In a first, a toll-free helpline for suicide prevention counselling has been introduced in the city to particularly serve the LGBT community.
Created by NGO SPACE, the helpline, 1800111015, has been operational since August 1, and receives five to six calls on an average every day.
“In the last month, six trans people who were a part of our NGO’s community committed suicide. That was really a final push for us to work dedicatedly towards mental health issues and suicide prevention among the queer community. Working with queer issues, we’ve already dealt with issues of so much stigma. In the case of mental health and suicide in the community, the stigma is doubled,” said Anjan Nag, director, SPACE.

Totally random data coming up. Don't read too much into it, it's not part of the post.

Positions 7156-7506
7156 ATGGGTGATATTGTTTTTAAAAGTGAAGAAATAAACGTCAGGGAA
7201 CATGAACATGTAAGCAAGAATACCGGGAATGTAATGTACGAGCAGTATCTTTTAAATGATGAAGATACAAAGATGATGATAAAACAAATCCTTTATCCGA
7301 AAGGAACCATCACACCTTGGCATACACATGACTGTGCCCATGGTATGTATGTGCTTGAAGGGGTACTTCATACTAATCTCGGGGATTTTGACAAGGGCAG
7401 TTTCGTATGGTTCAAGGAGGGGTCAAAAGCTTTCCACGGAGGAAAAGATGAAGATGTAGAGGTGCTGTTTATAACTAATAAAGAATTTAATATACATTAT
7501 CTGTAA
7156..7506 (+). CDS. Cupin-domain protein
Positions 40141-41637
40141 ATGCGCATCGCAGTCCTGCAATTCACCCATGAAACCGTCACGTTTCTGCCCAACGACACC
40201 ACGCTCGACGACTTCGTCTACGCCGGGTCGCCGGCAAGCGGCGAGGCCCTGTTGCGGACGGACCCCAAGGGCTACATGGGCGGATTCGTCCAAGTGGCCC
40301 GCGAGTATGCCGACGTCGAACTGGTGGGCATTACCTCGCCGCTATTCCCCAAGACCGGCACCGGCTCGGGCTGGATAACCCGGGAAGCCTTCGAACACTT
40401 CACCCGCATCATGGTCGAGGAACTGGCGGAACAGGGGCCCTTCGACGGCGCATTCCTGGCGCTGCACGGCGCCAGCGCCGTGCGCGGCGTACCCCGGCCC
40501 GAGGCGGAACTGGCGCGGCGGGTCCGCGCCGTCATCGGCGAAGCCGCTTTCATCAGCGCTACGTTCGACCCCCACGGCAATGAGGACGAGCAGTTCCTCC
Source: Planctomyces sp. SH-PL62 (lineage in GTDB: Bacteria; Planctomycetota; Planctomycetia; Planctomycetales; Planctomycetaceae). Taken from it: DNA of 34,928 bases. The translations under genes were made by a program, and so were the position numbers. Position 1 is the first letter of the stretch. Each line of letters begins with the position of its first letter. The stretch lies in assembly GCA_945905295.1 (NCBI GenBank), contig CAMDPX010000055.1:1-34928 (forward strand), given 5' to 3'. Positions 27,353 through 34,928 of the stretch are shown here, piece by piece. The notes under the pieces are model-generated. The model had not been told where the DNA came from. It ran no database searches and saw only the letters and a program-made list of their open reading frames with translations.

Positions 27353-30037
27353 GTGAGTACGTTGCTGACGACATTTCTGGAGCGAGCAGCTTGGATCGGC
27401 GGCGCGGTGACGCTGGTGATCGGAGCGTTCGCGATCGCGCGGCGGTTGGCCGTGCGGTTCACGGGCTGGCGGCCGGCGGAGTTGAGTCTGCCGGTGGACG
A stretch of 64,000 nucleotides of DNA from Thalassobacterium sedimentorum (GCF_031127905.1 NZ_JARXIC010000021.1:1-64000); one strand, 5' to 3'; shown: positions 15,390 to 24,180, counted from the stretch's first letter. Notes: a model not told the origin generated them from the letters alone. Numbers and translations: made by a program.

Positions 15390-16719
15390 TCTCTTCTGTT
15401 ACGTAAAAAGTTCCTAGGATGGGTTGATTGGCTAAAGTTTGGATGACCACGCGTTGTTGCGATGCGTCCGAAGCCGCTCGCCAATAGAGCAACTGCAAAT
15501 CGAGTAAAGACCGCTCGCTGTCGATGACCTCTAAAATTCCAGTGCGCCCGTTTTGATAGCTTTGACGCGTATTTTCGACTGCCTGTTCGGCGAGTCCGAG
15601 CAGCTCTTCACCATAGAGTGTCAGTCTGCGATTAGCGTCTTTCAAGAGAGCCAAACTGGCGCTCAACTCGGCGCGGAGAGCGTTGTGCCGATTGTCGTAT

The tele-counselling helpline operates from 10 am to 6 pm every day and is manned by Maira Khan, a trained counsellor.
Maira is also a member of the transgender community.
“Most callers are in the 18-26 age category, and the predominant issues are about relationships — gay men in marriages they didn’t want to be in, trans women facing abuse from their boyfriends, and so on. I speak to them for about 15-20 minutes per session and many of them have called for follow-up sessions, which is important,” she said.
According to her, most of the callers have been from Delhi, and a few from Ghaziabad and parts of Punjab.
On September 10, World Suicide Prevention Day, the organisation will begin a multi-pronged programme on suicide prevention for LGBT youth. Apart from conducting programmes in public places to raise awareness about the helpline, they are also beginning therapy sessions. “We have a psychologist who is providing in-person counselling at our clinic in Kashmere Gate since August 1. We are seeing 15-20 visitors every week. We are also starting monthly therapy sessions, which will mostly be through art and music…” said Nag.
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